Ethics: Natural Law Theory And Ethical Moralism

1536 Words 7 Pages
Ethics is a subject fully steeped in observation and informed speculation. It seeks to construct a sort of ‘outline’ to life, referencing interactions with self and others. Ethics, also referred to as moral philosophy, forces us to think about morality under a thousand different scopes. Many philosophers described endless theories; all in efforts to teach people how to live. Philosophers often ascribe to theories characterized by a group of interconnected ideals that result from a single, basic truth. These are monistic in nature and include Natural Law Theory and Utilitarianism, however in this paper I will be discussing non-monistic ideals. Ethical pluralism is a group of theories rather than a single postulate. All theories that fall …show more content…
monistic. Monistic theorists believe there is a supreme rule that acts as the foundation for all other moral actions. This supreme duty is both absolute and fundamental. If a moral rule is ‘absolute’ this means, there is no excuse to break that rule and doing so is always wrong. To be fundamental, a rule has no predecessor or acts as the basis of all others. As stated before, I will go on to discuss prima facie and ethical particularism. I support prima facie principles because they do not find basis in absolution, but rather offers permanent reasons to do specific actions that benefit the self and others. Each principle, or duty, is of fundamental importance, meaning no duty is derived from another, more basic duty. So far, as determined by W.D. Ross, rewritten by Russ Shafer-Landau (238), there are 7 duties oriented towards our moral requirements, these …show more content…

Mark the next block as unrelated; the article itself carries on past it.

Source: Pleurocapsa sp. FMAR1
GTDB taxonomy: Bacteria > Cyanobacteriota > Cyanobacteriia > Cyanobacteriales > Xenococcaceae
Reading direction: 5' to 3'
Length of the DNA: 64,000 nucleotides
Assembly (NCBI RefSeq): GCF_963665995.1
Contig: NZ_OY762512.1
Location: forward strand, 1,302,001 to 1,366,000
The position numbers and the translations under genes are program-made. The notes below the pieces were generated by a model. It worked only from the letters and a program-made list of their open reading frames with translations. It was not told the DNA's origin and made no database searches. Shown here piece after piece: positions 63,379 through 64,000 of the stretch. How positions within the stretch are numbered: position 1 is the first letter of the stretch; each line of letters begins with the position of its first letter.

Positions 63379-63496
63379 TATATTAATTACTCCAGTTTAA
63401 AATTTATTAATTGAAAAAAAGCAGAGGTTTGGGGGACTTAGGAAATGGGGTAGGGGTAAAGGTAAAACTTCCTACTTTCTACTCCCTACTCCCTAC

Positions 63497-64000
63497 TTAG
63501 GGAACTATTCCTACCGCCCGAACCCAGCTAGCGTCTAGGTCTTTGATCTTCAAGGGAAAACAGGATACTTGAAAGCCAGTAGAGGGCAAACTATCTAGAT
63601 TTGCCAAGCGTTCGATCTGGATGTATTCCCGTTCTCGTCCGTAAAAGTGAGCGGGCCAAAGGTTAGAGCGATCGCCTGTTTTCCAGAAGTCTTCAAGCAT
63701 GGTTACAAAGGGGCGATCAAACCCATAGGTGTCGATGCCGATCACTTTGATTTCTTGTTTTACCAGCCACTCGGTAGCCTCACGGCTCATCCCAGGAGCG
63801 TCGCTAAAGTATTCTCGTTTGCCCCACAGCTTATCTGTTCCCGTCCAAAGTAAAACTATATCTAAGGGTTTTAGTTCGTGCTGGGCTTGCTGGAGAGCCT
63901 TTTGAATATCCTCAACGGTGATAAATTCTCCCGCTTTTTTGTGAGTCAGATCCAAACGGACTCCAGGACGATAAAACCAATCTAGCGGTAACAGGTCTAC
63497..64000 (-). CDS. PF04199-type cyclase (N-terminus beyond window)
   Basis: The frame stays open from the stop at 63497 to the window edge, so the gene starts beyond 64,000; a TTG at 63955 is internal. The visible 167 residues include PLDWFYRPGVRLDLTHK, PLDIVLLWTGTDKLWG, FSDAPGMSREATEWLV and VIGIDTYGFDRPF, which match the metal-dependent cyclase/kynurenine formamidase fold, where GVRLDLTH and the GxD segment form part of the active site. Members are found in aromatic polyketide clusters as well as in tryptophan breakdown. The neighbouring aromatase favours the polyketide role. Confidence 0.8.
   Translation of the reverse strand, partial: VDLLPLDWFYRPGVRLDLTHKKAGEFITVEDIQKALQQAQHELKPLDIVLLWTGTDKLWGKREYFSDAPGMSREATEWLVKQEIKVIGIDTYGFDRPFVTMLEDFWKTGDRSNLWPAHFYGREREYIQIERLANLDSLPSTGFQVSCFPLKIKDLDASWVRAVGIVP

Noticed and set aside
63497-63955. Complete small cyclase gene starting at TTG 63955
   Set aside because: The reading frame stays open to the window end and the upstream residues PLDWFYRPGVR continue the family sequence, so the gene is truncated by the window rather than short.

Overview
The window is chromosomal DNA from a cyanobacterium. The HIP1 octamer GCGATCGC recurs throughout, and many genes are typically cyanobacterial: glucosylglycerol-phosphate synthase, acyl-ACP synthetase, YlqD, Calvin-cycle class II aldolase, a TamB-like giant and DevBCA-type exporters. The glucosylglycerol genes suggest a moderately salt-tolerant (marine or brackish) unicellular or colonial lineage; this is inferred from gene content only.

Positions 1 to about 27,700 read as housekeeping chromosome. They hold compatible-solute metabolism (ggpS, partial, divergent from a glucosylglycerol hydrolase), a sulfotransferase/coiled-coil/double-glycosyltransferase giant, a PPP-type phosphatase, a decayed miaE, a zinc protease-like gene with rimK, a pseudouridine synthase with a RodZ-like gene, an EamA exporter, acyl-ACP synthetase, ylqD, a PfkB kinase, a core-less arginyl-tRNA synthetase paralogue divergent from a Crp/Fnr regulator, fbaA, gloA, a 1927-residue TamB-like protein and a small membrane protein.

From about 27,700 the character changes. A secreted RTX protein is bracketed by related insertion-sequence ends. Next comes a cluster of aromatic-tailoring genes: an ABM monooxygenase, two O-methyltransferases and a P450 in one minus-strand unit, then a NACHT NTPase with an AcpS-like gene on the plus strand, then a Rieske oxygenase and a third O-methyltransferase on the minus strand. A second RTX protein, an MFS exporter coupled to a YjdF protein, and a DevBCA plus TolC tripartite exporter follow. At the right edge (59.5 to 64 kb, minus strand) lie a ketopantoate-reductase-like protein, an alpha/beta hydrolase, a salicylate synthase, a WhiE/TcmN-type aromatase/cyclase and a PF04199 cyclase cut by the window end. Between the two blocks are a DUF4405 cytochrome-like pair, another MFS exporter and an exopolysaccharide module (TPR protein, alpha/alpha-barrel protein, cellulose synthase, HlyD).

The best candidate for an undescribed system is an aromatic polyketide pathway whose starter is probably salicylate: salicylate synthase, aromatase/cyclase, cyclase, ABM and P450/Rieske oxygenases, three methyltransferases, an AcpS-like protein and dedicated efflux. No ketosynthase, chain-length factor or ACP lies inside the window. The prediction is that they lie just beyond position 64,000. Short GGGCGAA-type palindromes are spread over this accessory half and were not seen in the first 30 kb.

In addition, this theory resonated with me because of its lack of structure, which is often a cited as a weakness. Ross’s prima facie duties are not absolute; therefore, contradictions are not relevant and duties are not always morally decisive. There are situations in which it is acceptable to leave some prima facie unfulfilled at the cost of others. For example, Bob has two friends: Sally and Tom. Bob and Sally have been friends since childhood and Tom joined the group in high school. Tom physically assaults Sally and Bob sees it happen. Bob knows reporting Tom would violate both fidelity (trust between friends) and non-maleficence (would harm his future and well-being). Bob tells on Tom regardless and remains a moral person even though he violated a duty. How? Based on prima facie, the situation called for Bob to prioritize Justice over fidelity and

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